Table 1: Risk assessment of the incident
(Source: (Beckett, 2015)

Through this risk assessment, it is clear that there were hazards at the road place. Some of them were low bridges, awkward junctions and roundabouts. In addition, the time when the incident took place was a holiday time and that affected the movement of the lorry. Most of the junctions were filled with pedestrians. As the driver was travelling the lorry at a high speed, so, sudden breaks could lead to unnecessary accidents (Beckett, 2015). Through the risk assessment, it is seen that the time was quite busy due to which such risks took place. Therefore, it is required for the safety director to carry out route optimization so that such problems never happen again. Due to the morning time, there were more people, which were solely responsible for creating such incidents where the injuries need to be reduced as much as possible (Beckett, 2015).

Preparedness
Cooperating and coordinating with the emergency services

IOSH (2014) stated that safety culture is very vital for improving the practices so that such incident does not happen again. Safety culture is considered as consisting of shared values and beliefs that interest the control systems and organizational structure to generate behavioural standards. Safety culture is vital in creating an optimum design so that hazard-related incidents could be stopped. In this case, the competency framework could be adopted which is shown below –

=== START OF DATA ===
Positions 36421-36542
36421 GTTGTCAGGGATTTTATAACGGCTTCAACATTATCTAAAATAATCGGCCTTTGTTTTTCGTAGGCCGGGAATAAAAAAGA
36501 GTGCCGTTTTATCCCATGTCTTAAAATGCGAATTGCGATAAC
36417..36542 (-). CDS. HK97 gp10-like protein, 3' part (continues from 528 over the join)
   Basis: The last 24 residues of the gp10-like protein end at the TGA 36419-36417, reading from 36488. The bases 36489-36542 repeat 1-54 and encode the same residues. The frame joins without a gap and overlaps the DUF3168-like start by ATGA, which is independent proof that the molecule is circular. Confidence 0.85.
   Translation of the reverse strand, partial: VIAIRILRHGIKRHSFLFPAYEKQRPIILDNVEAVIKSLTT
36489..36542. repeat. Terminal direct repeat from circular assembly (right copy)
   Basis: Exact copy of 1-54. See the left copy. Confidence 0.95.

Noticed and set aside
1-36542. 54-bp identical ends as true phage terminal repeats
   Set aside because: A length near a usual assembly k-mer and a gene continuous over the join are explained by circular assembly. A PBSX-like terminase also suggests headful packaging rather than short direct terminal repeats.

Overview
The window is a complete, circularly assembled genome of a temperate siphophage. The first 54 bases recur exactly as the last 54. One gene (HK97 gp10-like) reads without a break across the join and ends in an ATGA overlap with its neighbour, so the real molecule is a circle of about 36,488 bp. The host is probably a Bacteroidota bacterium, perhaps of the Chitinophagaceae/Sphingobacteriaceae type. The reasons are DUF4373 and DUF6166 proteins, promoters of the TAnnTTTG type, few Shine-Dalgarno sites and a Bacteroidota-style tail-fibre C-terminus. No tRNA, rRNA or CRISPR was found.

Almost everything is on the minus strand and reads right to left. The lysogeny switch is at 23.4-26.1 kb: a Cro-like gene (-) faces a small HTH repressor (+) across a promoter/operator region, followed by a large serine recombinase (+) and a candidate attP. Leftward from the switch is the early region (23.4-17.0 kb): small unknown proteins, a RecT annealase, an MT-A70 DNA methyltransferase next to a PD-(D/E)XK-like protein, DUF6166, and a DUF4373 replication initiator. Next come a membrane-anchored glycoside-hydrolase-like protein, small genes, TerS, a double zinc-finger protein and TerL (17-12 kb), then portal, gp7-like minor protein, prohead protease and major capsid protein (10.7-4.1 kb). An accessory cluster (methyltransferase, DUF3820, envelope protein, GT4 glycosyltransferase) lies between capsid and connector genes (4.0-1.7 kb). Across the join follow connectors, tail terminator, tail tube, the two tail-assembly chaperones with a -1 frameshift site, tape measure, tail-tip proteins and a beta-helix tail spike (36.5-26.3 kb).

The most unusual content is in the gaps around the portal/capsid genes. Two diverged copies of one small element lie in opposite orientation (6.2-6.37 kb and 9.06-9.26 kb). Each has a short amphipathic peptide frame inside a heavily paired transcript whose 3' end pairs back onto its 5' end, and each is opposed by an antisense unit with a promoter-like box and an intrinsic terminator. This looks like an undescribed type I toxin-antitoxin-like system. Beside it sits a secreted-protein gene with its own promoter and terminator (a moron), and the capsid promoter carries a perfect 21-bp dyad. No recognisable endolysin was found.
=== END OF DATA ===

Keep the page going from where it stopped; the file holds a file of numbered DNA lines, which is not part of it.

Risk assessment of the incident in risk management assignment

Figure 2: IOSH framework
Source: (IOSH, 2019)

IOSH framework should be adopted to address the competencies in the work. In this case, there are three competencies – technical, core and behavioural.

Core competency
The most important core competency is in leadership and management. Being the Safety Manager for a local authority, I must design a proper emergency plan that could deal with the consequences of such an event so that such kind of incident does not happen again. In order to improve the scenario, we have to adopt collective mindfulness so that the problem could be solved properly. As explained by Hopkins (2007), leaders shape the culture, which ultimately affects in changing the safety practices. Through proper leadership direction and management style, it is better to create proper norms and regulations of safety culture. As expressed by Mehdizadeh, Shariat-Mohaymany and Nordfjaern (2018), it is seen that the lorry drivers create unnecessary accidents, which need to be monitored and changed when important so that such problems never happen again. For this, it is important for me to apply mindful leadership whenever required. It is needed as it helps to identify minute problems in a system. Lekka (2011) expressed that when people tend to apply mindful leadership, then, there is less chance of unexpected events and makes the management team ready for any adverse events.

Risk assessment of the incident in risk management assignment

Figure 3: Mind map of high-reliability organizations
(Source: (Lekka, 2011)

Technical competency